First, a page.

#Artistintroductions Patrick Kelly

WHO: Patrick Kelly

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Above: Photo of Patrick Kelly

WHY WE ARE INSPIRED: When you hear the word Mississippi, there are probably a few things that come to mind before ‘ haute couture’. However this great southern delta state managed to produce arguably one of the greatest designers that fashion has seen, whose larger than life outlook and boundary pushing instincts rocked the industry.

Playful, fun and glamorous, it’s easy to understand why Patrick Kelly’s designs became such a hit of the day. But as with anything that garners widespread appeal, they were also sprinkled with the glitter of controversy and sly undertones.

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Above: SS89 Collection. Photograph by Oliviero Toscani.Images courtesy of the Philadelphia Museum of Art

Kelly’s clever use of iconoclastic racist imagery amplified his political standing on the subject matter at the time. The logo on his boutique bags, which divided opinions, cleverly featured a playful yet powerful image of a smiling golliwog, an effort by Kelly to reclaim the racist stereotype that once depicted black people in America.

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Above: Left, Patrick Kelly brooch. Centre, Patrick Kelly shopping bags. Right, Patrick Kelly 1989 magazine feature

With his mother’s helping hand he even produced racist pickaninny doll pins, which he handed out at the end of his shows as souvenirs as well as famously designing a watermelon hat to subtly subvert and undermine racist imagery which were prevalent symbols that he grew up with in the south.


Above: The famous watermelon hat worn by catwalk model

Even when he hit the big time Kelly always remained true to his roots. Though he was inspired by the world of success and beautiful people around him, it was the women in his life at the start that spurred on his passion for fashion.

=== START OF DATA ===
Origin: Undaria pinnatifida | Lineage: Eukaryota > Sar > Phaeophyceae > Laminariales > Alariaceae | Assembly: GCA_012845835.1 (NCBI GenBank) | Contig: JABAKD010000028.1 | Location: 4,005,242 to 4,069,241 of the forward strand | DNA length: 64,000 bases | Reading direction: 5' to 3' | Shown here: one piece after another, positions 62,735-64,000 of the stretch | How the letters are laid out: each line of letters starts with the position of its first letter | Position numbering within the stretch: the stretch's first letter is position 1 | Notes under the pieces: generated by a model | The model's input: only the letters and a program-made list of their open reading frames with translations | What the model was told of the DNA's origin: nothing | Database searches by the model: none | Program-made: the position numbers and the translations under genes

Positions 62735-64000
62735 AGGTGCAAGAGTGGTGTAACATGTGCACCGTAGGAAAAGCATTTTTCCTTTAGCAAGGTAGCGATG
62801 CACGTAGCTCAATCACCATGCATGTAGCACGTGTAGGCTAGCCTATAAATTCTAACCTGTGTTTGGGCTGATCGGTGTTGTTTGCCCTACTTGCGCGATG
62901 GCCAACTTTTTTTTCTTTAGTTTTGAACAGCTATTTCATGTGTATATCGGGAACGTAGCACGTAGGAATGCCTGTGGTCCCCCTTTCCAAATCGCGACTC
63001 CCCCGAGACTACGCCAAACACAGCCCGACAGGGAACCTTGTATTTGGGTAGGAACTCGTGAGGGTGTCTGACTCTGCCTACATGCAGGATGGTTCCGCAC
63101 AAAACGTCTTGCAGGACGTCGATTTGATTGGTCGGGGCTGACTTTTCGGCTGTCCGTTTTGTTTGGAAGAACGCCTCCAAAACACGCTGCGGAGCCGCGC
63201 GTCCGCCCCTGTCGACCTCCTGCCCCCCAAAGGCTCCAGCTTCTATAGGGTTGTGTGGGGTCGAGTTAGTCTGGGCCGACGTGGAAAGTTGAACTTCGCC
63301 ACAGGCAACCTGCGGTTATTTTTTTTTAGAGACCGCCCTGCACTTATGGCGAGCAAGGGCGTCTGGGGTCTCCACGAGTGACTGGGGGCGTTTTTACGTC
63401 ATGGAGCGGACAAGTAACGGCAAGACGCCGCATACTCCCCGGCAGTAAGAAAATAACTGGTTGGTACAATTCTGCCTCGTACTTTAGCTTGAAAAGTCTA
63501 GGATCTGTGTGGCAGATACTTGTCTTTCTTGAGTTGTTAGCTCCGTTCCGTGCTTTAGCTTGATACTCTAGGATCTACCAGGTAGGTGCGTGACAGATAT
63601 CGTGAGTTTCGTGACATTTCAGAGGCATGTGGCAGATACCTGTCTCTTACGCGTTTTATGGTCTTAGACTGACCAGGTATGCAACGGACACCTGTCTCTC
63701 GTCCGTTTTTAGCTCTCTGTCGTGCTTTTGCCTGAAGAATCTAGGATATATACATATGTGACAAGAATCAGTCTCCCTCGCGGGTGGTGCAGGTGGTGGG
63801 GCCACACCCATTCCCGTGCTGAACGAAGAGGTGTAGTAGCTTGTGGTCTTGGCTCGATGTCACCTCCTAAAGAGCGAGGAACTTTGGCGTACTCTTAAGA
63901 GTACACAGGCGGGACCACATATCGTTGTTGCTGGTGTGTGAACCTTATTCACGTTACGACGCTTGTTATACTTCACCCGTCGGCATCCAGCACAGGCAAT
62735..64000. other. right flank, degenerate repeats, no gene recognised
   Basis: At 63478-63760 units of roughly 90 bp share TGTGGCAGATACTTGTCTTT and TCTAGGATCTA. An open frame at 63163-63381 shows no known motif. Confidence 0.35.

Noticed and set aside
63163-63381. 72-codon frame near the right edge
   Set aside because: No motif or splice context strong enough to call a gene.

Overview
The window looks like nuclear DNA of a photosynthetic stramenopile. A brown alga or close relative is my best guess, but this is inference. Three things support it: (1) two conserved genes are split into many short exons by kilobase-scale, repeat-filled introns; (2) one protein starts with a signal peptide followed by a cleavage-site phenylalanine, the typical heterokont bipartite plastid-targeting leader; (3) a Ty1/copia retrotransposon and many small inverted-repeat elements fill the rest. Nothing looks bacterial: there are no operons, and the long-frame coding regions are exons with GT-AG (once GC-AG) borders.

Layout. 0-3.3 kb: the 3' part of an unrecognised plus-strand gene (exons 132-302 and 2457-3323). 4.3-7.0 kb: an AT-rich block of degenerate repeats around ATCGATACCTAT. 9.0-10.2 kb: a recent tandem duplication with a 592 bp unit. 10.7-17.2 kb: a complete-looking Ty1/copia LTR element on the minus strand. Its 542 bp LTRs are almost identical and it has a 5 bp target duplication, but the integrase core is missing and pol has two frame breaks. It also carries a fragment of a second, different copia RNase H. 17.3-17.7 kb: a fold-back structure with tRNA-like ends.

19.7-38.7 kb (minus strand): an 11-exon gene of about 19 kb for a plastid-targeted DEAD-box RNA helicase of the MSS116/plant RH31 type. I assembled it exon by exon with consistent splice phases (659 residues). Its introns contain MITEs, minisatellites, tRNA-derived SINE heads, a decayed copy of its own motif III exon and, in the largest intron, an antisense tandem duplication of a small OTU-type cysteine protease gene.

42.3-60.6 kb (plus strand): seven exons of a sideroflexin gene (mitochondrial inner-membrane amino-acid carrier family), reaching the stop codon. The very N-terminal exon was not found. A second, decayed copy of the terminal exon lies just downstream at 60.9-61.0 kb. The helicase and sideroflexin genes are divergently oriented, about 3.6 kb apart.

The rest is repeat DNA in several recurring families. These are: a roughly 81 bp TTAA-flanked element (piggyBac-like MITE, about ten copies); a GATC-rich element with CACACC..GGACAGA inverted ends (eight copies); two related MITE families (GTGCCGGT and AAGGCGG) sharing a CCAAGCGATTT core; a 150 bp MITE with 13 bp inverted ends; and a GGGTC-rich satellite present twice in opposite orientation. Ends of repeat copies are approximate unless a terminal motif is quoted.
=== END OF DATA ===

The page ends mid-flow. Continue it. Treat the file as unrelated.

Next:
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Above: Left, photo taken with Patrick Kelly, Iman, Grace jones Naomi Campbell. Right, Patrick Kelly and his grandmother


Above: Patrick Kelly and Janet Chandler 

He never forgot the unrepresented black women who filled the church pews in his home town every Sunday and used them as an impetus to begin his ascent into the world of fashion.

Kelly’s universal imprint became more diverse as he designed for all types of women across America and beyond who had seen glimpses of the glamorous world of fashion. His message was simple, women of all diverse backgrounds should be celebrated, ladies that attend the ‘Baptist church on a Sunday, are just as fierce as the ladies at Yves Saint Laurent’s haute couture shows.’

Kelly’s playfulness so admired then and now is underpinned by something more intense today. As much as the designer was appreciated then (illustrated by his induction in Paris’ Chambre Syndicale) with the bittersweet lense of hindsight, the world can see what a rarity he truly was. His fashion house had five years of exuberance, fanning the flames of change before the designer died suddenly. Although Kelly had a signature look with the use heart shapes he sewed onto black tube dresses, using bright coloured buttons he had so much more to offer in the style stakes.

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Above: Left, Patrick Kelly AW88. Right Photo of Bette Davis wearing Patrick Kelly

His designs provided a glimpse of what the future would have held for the brand and indeed what is possible for the world of fashion and design as a whole. We at AO London will always remember a true creative who was bold enough to cleverly depict political/social issues through the use of sartorial brilliance.